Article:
Influenza is a highly infectious viral illness. It can cause mild to severe illness, and at times can lead to death.

Adults age 65 years and older are at greater risk of severe complications from influenza, due to their increased likelihood of having chronic conditions and the decline of their immune system.

  • Older adults account for more than 90 percent of annual flu-related deaths in the United States
  • 2016-2017 influenza season, an estimated 423,000 older adults in the U.S. were hospitalized due to the flu, accounting for approximately 70 percent of flu-related complications
  • Older adults experience longer hospital stays than younger adults

Complications from influenza can lead to life-threatening conditions in older adults, including:

  • Pneumonia
  • Myocarditis, encephalitis, myositis, or rhabdomyolysis
  • Multi-organ failure (respiratory and kidney failure)
  • Respiratory tract infection leading to an extreme inflammatory response and sepsis

www.influenza-defense.org offers a ‘Flu Defense Fact Sheet‘ for adults 65 and over.

Healthcare providers play an important role in ensuring adults are vaccinated against the flu.  There are a variety of misperceptions about influenza and the influenza vaccine that may influence your older patients and make them skeptical of getting the vaccine. Countering these misperceptions requires hard facts. Download the ‘Flu Defense Frequently Asked Questions‘ with suggested evidence-based responses to help guide your discussion with them on their changing risks and the importance of an annual flu vaccination. This document may also be printed and handed out to your patients.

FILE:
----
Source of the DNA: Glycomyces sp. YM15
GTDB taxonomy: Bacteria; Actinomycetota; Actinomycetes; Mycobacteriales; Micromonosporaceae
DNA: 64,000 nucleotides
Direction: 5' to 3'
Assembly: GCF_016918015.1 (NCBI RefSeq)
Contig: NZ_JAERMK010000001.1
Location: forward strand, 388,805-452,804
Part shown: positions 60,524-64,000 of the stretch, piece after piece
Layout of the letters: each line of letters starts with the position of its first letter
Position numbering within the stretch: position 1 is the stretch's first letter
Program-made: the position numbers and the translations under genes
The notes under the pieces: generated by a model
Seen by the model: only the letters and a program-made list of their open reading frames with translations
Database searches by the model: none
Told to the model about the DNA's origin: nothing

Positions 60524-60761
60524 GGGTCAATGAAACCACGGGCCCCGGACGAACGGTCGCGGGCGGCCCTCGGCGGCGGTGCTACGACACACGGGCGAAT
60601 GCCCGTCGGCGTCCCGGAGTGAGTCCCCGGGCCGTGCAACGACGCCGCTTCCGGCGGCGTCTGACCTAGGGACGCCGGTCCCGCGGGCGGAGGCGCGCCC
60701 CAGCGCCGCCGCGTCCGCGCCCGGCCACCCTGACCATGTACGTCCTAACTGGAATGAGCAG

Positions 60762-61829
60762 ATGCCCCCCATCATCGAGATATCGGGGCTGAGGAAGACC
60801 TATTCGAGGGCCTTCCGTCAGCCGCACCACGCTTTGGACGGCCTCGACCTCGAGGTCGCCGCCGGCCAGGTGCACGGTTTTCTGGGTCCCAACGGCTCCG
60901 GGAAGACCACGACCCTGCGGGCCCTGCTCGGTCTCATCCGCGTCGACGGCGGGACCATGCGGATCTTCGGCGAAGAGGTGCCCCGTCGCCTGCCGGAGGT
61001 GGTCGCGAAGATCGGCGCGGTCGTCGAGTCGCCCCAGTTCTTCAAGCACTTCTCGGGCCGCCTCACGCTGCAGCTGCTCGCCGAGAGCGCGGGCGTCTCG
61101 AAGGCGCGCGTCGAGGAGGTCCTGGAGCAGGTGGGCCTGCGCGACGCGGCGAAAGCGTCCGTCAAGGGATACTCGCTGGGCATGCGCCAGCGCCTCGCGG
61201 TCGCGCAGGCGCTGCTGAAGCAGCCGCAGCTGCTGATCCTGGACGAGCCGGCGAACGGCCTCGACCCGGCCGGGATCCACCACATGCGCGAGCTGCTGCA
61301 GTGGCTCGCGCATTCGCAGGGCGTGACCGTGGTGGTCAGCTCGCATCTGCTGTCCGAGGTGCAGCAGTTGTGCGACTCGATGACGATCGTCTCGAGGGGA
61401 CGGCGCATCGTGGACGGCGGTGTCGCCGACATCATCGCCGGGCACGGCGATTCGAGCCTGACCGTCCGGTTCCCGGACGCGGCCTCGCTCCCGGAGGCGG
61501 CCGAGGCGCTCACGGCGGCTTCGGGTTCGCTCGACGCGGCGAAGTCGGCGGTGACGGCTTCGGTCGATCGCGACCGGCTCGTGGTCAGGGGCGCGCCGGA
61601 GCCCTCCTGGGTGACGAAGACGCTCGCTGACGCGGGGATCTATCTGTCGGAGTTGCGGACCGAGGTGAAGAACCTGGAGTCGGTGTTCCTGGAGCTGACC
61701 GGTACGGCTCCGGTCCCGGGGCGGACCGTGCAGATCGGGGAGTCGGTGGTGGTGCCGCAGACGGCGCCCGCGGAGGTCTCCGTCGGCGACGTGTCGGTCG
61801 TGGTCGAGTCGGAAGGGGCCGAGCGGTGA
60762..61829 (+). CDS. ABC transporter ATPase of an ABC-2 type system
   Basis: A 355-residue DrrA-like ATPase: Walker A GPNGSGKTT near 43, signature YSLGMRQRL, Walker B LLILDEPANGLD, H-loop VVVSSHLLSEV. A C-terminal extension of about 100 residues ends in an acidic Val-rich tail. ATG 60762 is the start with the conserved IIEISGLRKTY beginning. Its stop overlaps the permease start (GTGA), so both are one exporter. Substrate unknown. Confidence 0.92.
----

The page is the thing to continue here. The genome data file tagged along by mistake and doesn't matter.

Great Plains QIN is actively working with providers, patients, partners and stakeholders to implement best practices to increase immunization rates for influenza, pneumococcal disease and herpes zoster. We offer a wealth of free evidence-based resources to promote influenza, pneumococcal and herpes zoster vaccination best practices, guidelines and tools to break down barriers to care for disparate populations. We have also convened a Learning and Action Network (LAN) to give providers, community organizations and patients the opportunity to share and learn. Ultimately, we intend to improve access to and quality of care through our efforts. Together, we play an important role in helping to educate patients about immunization recommendations. Join our Learning and Action Network today.